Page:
#REVIEW: INK AND BONE, by Rachel Caine

Y61tZg+d8VbL._SX331_BO1,204,203,200_.jpgou may find it surprising– I certainly did, when I counted– to learn that I have seventeen books by Rachel Caine, which probably puts her under Stephen King and not a whole damn lot of other people in terms of the sheer number of her works that I own.  I don’t talk about Caine’s work much around here because her previous work have slotted in my brain precisely where Star Wars and Conan books go: they’re the literary equivalent of candy, consumed quickly, enjoyed, but not really lingered on that much afterwards.  I don’t think I’ve reread anything she’s written, for example.  That’s not a criticism of her or her work, mind you; I like for my own books to have a bit of the “candy” feel to them, so it’s certainly not a bad thing.

Then I read Ink and Bone.  This is a new series– the second is book is out in hardback, but I don’t have it just yet– and it’s wildly different from everything else she’s ever written, or at least everything she’s written that I’ve read, as I’ve not touched her Morganville Vampires series.

Because vampires.

At any rate: her previous three series that I’ve read have all been urban fantasy, for lack of a better phrase, mostly written in first person.  The Great Library series is alternate history, sort of, except it starts way back with the Library of Alexandria not being burned down two thousand years ago, and from there we end up in a now (or near future, maybe?) where the Library runs the world and there are no  original books left.  Instead, you can access any work ever written through a device called a Codex, which I thought was a little cooler until I realized it was basically just a Kindle.  Throw in some shadowy government conspiracy stuff, a bit of advanced tech in the form of teleportation, creepy forbidden magic, a brutal war between England and Wales, and a bit of Harry Potter-esque librarian school stuff and you have a hell of a story.

Check it out, guys.

god what day is it

And now it’s 53 hours and five days.  Breakfast this morning was a Snickers bar and half a pot of coffee.  I considered adding a couple of cigarettes on top for a truly balanced breakfast but then remembered I don’t smoke.

The whole morning was jitteriness and is this the coffee or do I need a Clonazepam type of nonsense, the afternoon was abject fucking death-boredom, and the evening was frantic Jesus we’re understaffed where were you assholes all day craziness.

What I’m getting at is the review of Rachel Caine’s Ink and Bone that I was gonna write is gonna have to wait until tomorrow.  Short version: go read it.

G’night.

Haters mad for whatever reason

I’ve been at work for 41 hours in the last four days.  I may not legally be conscious right now, and I’m not sure how I got home.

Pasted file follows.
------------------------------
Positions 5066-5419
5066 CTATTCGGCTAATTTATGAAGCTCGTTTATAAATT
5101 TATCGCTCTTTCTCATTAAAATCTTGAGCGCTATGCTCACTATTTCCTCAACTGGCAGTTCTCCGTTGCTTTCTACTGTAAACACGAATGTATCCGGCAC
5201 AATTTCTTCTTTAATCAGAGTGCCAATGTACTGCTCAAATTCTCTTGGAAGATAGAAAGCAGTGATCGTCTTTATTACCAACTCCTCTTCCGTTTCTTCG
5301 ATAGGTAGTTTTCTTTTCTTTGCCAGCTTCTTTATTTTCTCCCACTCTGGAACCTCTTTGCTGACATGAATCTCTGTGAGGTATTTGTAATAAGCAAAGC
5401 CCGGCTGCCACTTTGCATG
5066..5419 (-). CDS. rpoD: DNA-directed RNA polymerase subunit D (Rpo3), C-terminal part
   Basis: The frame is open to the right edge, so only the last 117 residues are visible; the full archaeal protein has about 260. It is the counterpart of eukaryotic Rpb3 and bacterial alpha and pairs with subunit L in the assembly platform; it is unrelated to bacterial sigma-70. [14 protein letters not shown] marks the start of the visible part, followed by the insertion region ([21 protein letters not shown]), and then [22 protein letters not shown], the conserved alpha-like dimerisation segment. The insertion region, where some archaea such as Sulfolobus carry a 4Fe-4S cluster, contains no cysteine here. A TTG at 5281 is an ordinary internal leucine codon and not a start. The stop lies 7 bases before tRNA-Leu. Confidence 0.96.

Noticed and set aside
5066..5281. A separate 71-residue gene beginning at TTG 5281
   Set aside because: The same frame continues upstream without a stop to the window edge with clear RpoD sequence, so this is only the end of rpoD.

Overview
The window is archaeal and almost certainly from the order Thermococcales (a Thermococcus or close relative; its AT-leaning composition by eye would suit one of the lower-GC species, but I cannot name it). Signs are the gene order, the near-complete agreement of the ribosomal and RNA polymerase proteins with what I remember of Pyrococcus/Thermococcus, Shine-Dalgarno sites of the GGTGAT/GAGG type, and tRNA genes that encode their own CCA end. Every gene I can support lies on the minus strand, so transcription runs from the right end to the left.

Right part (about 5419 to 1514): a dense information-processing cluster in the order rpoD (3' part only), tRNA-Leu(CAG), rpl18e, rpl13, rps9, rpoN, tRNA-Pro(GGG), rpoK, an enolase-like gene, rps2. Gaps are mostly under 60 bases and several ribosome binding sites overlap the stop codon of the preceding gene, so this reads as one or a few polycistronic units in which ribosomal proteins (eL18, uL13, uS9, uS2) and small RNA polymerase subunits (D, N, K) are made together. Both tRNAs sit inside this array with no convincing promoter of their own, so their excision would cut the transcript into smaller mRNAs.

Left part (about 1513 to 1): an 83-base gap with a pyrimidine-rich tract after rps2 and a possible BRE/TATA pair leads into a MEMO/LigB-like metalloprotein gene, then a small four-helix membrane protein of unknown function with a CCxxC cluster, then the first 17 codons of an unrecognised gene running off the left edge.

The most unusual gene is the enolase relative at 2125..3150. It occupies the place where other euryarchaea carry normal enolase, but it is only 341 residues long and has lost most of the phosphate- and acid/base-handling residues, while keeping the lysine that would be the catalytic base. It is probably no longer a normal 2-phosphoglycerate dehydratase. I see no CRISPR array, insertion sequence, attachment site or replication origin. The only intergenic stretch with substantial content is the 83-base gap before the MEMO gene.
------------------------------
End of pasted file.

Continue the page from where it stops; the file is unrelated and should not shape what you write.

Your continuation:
Watch this: I don’t know if you’ve heard of Rae Sremmurd (“Ear Drummers,” backwards), and whether you have or not probably shows whether you’re my age or older or younger than me, or whether the words “mannequin challenge” mean anything to you.  One way or another, I encountered these guys for the first time… yesterday?  Two days ago?  and I think I’ve listened to their album SremmLife 2 a thousand times since then.  There hasn’t been enough hours in that time to listen to the album a thousand times but I’ve done it anyway, because time actually stops while you’re listening to Rae Sremmurd.

This is hiphop inflected, but hell if I know what genre it is.  I’d call it trance music, but that’s already a thing and I’m pretty sure this isn’t it.  Like… I’ve been high twice in my life, right, or at least I’ve been high twice when the high-inducing agents weren’t prescribed by a doctor and administered in a hospital.  At any rate, the first time barely even counted, so maybe I’ve only been high once.  So maybe I have no idea what the hell I’m talking about, but:

I’m pretty sure this music is what it’s like to be high just transformed into music.

That’s a recommendation.

Like, there are lyrics, I suppose?  I barely know what any of them are.  I can’t pay attention to the words.  They’re probably gross in some way; my experience with Southern hiphop in general hasn’t been great, and these guys are from Tupelo, Mississippi, which is probably on the slightly dirtier side of the Dirty South.  But hell if I know or care what they’re talking about on any of their songs, because the music starts and the groove kicks in and all the sudden it’s fifteen minutes later and the car is on the other side of town and I don’t remember the drive in between at all but I went somewhere magical and wonderful while it was happening.

I love the fact that they’re playing guitar in the video the whole way through and there appear to be no guitars featured in Black Beatles at all.  That’s, like, a metaphor, man.

Go download this.  I’m going to bed.

It’s Cyber Monday!

Okay, technically it’s Sunday night, but this will be up all day Monday and it’s already 7:40, so y’all will live.

You were planning on spending money at Amazon today, right?  Sure you were.  How about buying some books?  Click here to go straight to my author page, or on either of the following links to go to the pages for my books:

All of my books are available in print or as ebooks.  Buy one for yourself and one for a friend!